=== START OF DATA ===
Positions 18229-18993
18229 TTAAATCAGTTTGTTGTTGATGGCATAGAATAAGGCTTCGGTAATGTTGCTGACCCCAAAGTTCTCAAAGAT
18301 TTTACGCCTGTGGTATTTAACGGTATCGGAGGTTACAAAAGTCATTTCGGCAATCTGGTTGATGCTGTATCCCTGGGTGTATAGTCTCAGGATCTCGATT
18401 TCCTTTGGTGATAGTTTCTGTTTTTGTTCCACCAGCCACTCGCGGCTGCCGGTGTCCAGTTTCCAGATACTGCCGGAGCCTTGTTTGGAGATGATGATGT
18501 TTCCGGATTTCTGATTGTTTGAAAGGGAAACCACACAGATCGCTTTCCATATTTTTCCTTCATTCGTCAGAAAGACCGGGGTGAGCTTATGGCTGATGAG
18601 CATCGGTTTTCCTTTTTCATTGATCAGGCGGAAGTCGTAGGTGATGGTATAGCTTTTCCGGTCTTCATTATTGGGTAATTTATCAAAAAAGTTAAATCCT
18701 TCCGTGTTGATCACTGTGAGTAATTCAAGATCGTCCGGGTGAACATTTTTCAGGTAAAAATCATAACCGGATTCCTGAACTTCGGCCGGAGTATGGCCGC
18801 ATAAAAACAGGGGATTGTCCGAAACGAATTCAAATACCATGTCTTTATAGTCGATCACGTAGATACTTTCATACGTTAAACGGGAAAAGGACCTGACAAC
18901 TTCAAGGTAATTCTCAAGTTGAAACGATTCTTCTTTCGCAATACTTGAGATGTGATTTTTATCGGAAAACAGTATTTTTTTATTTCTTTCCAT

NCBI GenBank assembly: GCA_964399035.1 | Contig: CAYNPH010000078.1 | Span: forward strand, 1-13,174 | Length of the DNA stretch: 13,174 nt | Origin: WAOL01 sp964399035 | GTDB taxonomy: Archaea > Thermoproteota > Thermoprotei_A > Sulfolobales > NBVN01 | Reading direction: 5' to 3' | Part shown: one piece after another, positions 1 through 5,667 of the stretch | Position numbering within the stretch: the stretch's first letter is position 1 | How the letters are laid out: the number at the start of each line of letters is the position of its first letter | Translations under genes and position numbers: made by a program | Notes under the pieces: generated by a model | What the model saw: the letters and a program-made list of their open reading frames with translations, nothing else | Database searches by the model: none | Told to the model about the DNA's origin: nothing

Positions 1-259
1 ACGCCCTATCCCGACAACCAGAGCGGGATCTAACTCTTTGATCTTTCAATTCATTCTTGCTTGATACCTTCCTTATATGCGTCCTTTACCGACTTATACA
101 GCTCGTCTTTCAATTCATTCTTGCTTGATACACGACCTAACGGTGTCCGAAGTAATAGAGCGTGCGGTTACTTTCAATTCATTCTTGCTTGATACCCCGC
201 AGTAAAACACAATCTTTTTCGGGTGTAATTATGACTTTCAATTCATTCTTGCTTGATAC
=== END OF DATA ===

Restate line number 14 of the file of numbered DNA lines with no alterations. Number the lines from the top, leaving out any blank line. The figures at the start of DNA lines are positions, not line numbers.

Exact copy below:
201 AGTAAAACACAATCTTTTTCGGGTGTAATTATGACTTTCAATTCATTCTTGCTTGATAC